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Tuesday, May 31, 2011

COUNTRY #178: Greenland

Welcome, country #178:


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Greenland, the world's largest island, is about 81% ice-capped. Vikings reached the island in the 10th century from Iceland; Danish colonization began in the 18th century, and Greenland was made an integral part of Denmark in 1953. It joined the European Community (now the EU) with Denmark in 1973, but withdrew in 1985 over a dispute centered on stringent fishing quotas. Greenland was granted self-government in 1979 by the Danish parliament; the law went into effect the following year. Greenland voted in favor of increased self-rule in November 2008 and acquired greater responsibilty for internal affairs in June 2009. Denmark, however, continues to exercise control of Greenland's foreign affairs, security, and financial policy in consultation with Greenland's Home Rule Government.

Map data ©2011 Geocentre Consulting, Tele Atlas - Terms of Use

There are several unique features of Greenland;

1.  Largest island.

2.  Least dense population.

3.  Given self-governance by Denmark in 1979.

4.  Highest suicide rate (with  teens in particular vulnerable):  twice that of the next highest, Japan.  Why?  Guns are generally available (hunting mentality) and it really gets depressing in the winter.

5.  Richie Cunningham--that character from Happy Days-- spent two winters here.  No, not Ron Howard, he was smart enough not to be sent there.

6.  If all the Greenland ice melted, our seas would rise by around 24 feet.



Yes, according to Doug Carlson in his Hawaii Energy Options blog site.  Thanks, Doug, but visionaries need to be right, at least occasionally.  Here is my record:

1.  In the mid-seventies, I predicted that, given biomass, methanol would prevail over ethanol.  Wrong!  I also gave the highest priority for Hawaii to find an alternative pathway to jet fuel and the current jet liner that support our only real industry, tourism. Very little has happened, although I can hope for some eventual success from algae bio jet fuel and Rinaldo Brutoco's (right) Hawaiian Hydrogen Clipper.  In any case, we had to begin the effort a third of a century ago, and have not.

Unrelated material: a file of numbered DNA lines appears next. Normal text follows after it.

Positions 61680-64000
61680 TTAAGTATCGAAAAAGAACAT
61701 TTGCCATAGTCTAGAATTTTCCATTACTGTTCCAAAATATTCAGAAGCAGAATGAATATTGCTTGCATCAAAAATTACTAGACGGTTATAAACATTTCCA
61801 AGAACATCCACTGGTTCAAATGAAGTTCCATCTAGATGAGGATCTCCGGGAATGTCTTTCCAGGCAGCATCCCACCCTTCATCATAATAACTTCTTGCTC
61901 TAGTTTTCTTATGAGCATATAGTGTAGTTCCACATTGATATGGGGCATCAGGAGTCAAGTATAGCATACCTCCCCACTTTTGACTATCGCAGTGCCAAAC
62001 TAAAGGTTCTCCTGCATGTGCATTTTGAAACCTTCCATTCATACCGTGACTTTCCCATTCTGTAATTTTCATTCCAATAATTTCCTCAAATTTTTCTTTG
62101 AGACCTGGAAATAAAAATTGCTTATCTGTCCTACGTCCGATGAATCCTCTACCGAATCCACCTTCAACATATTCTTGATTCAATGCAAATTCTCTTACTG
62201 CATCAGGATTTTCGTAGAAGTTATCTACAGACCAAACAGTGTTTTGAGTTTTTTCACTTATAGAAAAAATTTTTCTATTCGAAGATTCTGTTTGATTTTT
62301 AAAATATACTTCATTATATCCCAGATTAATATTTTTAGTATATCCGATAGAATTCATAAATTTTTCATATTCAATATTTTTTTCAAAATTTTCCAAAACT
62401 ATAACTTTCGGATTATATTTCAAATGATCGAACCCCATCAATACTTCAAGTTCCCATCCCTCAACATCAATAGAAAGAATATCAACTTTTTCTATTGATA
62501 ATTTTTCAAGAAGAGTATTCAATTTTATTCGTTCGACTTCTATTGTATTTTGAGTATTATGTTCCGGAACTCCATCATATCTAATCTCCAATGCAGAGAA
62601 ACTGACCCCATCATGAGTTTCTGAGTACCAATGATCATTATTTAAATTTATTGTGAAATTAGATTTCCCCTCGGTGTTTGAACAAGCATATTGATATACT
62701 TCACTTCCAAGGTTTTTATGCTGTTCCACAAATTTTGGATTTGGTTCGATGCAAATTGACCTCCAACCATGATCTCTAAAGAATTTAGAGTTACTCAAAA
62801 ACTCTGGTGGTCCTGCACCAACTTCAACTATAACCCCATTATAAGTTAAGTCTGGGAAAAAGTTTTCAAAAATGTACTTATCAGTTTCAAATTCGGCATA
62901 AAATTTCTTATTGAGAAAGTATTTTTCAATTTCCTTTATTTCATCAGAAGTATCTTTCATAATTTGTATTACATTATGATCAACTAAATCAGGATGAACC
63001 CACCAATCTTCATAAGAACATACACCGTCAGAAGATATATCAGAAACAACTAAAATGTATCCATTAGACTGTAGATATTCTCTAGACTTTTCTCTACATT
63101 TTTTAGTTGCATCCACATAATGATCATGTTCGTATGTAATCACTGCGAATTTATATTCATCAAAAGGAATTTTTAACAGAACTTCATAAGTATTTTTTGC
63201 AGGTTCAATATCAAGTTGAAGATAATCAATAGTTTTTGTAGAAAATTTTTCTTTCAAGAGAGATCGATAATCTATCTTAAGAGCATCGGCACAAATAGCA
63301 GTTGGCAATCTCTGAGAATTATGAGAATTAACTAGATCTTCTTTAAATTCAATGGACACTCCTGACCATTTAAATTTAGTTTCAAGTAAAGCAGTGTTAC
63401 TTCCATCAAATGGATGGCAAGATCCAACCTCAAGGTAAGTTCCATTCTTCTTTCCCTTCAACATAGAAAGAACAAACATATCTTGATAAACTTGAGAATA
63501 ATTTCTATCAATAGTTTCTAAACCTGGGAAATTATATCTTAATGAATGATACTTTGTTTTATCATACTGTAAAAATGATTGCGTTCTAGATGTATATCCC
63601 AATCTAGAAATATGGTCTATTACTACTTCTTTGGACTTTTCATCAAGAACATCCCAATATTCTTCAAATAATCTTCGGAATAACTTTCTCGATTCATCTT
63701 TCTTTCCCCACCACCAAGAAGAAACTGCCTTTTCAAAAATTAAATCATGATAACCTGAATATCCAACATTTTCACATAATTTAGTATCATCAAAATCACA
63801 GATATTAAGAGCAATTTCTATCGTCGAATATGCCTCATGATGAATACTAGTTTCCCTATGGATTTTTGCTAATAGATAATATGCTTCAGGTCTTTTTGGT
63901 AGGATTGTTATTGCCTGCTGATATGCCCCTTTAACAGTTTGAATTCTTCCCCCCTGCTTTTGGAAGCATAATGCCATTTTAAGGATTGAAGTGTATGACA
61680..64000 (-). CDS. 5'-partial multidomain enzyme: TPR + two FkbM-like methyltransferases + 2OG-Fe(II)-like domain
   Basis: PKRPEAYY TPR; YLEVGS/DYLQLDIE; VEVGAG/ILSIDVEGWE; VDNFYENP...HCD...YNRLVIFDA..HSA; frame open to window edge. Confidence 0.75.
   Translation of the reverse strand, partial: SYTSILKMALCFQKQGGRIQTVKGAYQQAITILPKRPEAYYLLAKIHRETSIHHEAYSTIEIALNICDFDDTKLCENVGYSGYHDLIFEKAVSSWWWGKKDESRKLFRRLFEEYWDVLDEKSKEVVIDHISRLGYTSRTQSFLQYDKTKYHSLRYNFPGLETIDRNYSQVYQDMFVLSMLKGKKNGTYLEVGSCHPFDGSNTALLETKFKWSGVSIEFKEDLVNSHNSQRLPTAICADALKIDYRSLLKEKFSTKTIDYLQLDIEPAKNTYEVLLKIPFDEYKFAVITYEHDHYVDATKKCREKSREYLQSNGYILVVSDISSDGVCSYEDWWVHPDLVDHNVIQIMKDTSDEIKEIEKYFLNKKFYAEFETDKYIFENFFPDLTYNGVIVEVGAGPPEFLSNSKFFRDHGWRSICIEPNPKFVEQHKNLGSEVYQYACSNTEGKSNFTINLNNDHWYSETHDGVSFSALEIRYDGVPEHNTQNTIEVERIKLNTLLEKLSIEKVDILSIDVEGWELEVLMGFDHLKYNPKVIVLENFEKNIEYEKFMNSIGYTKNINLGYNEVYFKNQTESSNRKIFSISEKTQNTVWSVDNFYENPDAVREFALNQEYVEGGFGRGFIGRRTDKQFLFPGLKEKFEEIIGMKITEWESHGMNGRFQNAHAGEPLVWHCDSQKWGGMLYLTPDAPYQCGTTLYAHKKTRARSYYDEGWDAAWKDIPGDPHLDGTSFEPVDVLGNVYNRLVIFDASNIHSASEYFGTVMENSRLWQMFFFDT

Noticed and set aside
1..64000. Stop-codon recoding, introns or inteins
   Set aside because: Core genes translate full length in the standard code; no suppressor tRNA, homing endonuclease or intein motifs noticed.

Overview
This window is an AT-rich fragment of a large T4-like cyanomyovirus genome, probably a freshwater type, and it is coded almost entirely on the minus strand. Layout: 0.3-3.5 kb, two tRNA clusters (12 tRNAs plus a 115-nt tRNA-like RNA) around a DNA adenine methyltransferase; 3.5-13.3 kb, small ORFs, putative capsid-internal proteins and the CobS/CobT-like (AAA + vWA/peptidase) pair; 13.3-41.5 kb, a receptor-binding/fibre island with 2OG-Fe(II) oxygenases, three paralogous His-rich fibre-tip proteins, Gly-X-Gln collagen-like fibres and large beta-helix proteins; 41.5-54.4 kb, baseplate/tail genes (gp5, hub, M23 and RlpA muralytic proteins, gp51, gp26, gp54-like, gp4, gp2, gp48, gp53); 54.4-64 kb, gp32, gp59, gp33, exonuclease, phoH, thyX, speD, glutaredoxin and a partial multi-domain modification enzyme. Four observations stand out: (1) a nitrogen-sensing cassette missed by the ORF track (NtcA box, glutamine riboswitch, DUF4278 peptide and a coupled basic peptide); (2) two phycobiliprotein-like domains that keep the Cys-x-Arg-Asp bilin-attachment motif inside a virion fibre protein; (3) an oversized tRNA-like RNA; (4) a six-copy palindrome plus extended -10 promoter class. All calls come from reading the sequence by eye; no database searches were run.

2.  When I worked in the U.S. Senate (1979-82) I helped write the original legislation for OTEC, hydrogen and wind power.

  a.  The bill predicted that in 1998 we would have 10,000 MW of OTEC power.  Today?  Zero...but I have hopes for the Lockheed Martin venture in Hawaii.  Keep at it, Doug.

  b.  The hydrogen economy was another bill of Senator Spark Matsunaga.  Sorry to say that my current sense has hydrogen still far removed from real commercialization.  I still think this sustainable gas has promise for aviation, but I worry about those romantics who truly believe that they will make a profit out of hydrogen powering vehicles today (or the next decade or two).

  c.  Wind power is the only renewable option that is competitive, but mostly because of current government incentives.  Worse, the rate of wind energy expansion dropped last year.  Some day, I see the ocean between Oahu and Molokai, plus Maui and the Big Island, as ideal sites for this option, because this is where the wind regime is best with minimal turbulence.  In any case, when I helped draft this legislation, I had no idea that it would be this successful.

  d.  I've been advocating the 10% solution for peace, and no one listens to me.

  e.  I thought the biomethanol economy with the direct methanol fuel cell was the best pathway for ground transport.  The Farm Lobby has prevented this from happening and the Obama administration only prioritizes the plug-in electric car.

  f.  I recommended that Hawaii host the 2020 World Expo, for this was the only way our mass transit project could reach fruition.  Not one indication of interest.

Oh, well, at least the the Blue Revolution, with proposed Pacific International Ocean Station, is showing some movement, and, perhaps, like Nostradamus, it will be another half a millennium before any of my ideas attain an kind of reality.

The Dow Jones Industrials jumped 128 to 12,570, as world markets also all went up.  Gold, however, dropped $4/toz to $1535 and petroleum went up, NYMEX now at $103/barrel and the Brent Spot at $117/barrel.


Monday, May 30, 2011